Pat Bertram is the author of Grief: The Inside Story – A Guide to Surviving the Loss of a Loved One. “Grief: The Inside Story is perfect and that is not hyperbole! It is exactly what folk who are grieving need to read.” –Leesa Healy, RN, GDAS GDAT, Emotional/Mental Health Therapist & Educator

9 Responses to “Lost and Broken Things”

  1. Auntysocial Says:

    I wonder what Jeff would say about you turning yourself inside out over these things.

  2. Uthayanan Says:

    Dear Pat,
    I am sorry Pat. The same thing happened to me from the first month I started loose my grip and not only I have broken down one mug and I have damaged our evening herbal tea pot. It hurt me a lot. I stated to loose things bought by my wife for me at home.
    The first thing what I did that I learned to be calm and started to take natural vitamins 100% vegetable origin double Magnesium one pill and vitamine B1, B8, B2, B3, B5, B6, B9, iron, selenium, Zinc, Vitamine D3, Vitamine E, Chrome in two pills. With the permission of my doctor. It helped me a lot. With my wife’s cooking I never need vitamins and anything. Except green lime pressed with water while playing badminton.
    When I started loose things at home I said my self to be calme and you will find it later sometime after one month. (You never loose anything definitely at home and it was misplaced)
    Some how I started to learn attachments and detachments of our shared life.
    I know pretty sure from 23 years old (or before) I brink nothing with me in my coffin.
    As you said Everything that happens, good or bad But I am sure at the moment thousands and thousands beautiful souvenirs of her will stay with me forever even I leave all theses materials shared with her.

    • Pat Bertram Says:

      It sounds like you’re on a good vitamin regimen. All are good things to help with the stress of loss.

      It’s funny your saying you never lose anything at home — it’s just misplaced. Not me. When I lose something, it’s gone forever. In the case of this spoon, it probably got knocked into the trash or something like that.

      It is weird, though, how we accumulate things during the first part of our lives and then spend the rest of our lives getting rid of them, one way or another..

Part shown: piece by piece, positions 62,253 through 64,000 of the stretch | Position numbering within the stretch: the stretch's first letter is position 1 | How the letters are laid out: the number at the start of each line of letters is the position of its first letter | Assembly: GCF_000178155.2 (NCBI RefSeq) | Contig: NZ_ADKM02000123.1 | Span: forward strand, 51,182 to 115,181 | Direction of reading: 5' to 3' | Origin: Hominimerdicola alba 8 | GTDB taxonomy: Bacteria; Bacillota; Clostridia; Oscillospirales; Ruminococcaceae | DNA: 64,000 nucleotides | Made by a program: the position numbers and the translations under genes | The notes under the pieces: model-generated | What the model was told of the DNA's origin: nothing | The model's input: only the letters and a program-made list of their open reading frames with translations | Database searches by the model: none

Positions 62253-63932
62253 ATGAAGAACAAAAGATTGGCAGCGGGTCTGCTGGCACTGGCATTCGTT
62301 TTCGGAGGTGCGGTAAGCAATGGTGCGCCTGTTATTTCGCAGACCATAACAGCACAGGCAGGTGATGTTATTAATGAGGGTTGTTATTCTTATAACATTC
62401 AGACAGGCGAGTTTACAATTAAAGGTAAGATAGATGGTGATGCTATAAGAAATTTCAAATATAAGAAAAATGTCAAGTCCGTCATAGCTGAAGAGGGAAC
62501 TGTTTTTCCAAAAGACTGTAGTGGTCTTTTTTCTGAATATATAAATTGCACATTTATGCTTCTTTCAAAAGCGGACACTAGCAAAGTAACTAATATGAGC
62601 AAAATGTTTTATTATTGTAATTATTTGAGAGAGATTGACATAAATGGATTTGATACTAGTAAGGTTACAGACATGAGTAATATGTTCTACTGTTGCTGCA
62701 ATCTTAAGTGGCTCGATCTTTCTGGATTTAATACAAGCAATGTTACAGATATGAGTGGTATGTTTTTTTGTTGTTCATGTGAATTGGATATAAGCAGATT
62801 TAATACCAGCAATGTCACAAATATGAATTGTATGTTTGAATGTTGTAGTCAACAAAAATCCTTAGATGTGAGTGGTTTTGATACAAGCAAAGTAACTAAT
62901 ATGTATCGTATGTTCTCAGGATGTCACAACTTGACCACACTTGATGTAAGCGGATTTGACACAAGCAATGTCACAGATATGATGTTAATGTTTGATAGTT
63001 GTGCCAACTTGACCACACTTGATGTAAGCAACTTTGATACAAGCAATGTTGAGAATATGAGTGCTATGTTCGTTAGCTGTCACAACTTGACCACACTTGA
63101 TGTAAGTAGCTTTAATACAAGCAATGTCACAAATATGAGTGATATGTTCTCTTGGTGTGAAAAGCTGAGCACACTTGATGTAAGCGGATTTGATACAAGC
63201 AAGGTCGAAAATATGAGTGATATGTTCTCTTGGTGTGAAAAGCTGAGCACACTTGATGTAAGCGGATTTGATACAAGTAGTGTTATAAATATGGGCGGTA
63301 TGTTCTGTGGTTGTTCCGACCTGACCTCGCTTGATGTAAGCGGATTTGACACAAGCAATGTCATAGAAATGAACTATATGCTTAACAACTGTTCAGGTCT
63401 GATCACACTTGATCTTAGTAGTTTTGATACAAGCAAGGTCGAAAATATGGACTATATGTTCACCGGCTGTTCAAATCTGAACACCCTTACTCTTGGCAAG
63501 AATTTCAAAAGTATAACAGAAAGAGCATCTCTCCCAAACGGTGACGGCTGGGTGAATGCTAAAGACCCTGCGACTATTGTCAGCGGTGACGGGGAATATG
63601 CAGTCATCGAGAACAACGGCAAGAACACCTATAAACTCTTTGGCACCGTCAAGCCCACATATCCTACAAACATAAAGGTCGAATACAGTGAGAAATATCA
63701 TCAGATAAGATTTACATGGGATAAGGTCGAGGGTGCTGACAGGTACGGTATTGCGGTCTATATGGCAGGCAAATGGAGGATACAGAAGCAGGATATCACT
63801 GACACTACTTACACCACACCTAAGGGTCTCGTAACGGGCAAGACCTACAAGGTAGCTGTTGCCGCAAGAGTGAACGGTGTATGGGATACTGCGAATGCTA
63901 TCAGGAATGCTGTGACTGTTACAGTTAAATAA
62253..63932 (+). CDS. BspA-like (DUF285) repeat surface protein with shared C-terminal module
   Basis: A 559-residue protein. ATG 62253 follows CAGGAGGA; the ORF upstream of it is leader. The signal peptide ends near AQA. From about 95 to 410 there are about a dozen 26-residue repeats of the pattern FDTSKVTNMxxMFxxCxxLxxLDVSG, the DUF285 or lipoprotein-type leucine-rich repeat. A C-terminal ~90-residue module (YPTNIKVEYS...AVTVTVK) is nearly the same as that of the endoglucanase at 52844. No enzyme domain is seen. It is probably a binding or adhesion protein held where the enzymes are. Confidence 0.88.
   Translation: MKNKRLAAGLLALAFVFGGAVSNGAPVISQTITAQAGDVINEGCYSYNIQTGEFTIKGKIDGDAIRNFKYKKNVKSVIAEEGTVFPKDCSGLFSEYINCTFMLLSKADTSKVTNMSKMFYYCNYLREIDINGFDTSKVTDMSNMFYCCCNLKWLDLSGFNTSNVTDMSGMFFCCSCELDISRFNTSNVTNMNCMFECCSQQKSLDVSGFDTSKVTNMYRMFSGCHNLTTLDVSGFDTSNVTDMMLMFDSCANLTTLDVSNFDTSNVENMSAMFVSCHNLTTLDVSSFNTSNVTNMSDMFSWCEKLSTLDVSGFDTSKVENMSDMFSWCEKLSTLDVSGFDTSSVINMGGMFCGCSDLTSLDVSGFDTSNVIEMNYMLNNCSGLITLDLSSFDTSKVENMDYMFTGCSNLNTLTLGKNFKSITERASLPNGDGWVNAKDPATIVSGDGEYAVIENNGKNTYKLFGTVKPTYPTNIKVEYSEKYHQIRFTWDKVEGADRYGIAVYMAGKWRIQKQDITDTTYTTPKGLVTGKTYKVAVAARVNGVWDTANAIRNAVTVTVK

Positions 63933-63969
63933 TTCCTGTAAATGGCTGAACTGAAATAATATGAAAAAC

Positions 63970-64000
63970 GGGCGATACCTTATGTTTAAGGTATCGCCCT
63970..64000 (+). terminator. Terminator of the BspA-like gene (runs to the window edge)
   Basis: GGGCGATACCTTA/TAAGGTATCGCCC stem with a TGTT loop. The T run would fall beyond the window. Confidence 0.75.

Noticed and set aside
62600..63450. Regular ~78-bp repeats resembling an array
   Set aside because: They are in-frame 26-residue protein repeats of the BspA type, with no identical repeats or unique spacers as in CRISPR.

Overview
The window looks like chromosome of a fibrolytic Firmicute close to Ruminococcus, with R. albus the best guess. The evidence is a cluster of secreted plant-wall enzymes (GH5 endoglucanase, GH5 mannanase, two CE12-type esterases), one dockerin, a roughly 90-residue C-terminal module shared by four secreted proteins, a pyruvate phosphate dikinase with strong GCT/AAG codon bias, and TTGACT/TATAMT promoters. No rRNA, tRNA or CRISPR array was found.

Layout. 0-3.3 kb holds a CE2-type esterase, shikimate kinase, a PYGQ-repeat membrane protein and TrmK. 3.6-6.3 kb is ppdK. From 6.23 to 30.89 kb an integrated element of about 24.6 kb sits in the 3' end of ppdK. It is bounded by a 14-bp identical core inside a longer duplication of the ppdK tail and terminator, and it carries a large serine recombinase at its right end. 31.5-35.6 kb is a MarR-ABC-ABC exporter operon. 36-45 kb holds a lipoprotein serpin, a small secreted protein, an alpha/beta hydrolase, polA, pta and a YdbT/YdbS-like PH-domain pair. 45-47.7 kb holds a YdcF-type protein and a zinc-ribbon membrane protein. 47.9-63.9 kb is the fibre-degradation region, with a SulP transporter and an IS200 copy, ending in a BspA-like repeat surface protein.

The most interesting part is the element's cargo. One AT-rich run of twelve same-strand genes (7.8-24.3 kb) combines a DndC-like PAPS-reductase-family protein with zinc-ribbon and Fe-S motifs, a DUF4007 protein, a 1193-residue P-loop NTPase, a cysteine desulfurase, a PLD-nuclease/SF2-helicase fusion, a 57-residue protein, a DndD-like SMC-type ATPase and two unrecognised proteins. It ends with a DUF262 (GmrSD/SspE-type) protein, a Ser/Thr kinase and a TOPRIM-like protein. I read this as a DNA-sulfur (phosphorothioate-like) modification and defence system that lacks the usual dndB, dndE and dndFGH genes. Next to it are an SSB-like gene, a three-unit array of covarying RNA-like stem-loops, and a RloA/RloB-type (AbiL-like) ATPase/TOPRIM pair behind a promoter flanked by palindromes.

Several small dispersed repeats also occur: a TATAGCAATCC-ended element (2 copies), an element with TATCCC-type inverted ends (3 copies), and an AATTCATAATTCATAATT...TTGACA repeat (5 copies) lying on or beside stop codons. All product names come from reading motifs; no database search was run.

• Uthayanan Says:

        I am again so sorry Pat for your spoon.
        Some thing happened to me nearly 2-3 months my wife use to put one blue rubber ball in the washing Machine with clothes. I lost it some how I don’t know how but I am sure I didn’t put in the bin. I don’t want to buy another one and l love to get it back I am not searching in a active way but still searching…. it hurts a little I try to learn to live with it and hope to get it back !

        • Pat Bertram Says:

          It’s funny how these missing things seem so significant, but only to us and only because they reminds us of the person who is gone,

          • Uthayanan Says:

            Pat today i got it back the blue rubber ball of my wife after 5-7 months. It is still very much important for me to get it back instead of buy a new one. After two years and seven months I still feel lost, void, no different feeling with a birth, marriage, and dead. I will always be grateful for the help you have given me through your writing.
            Now it is nearly 4 am I am extremely very calm but it is not easy to sleep.

          • Pat Bertram Says:

            I’m glad you found the ball. People don’t realize how important the little things become when you no longer have the most important person in your life. I understand your still feeling lost. I felt lost for many years. It’s only since I’ve been in my new house, creating a new home for myself, that the feeling of being lost is gone. I still have moments of feeling lost, but usually I’m okay, and so will you be eventually. I hope you sleep well tonight.

  3. Judy Galyon Says:

    I feel the same way….broken.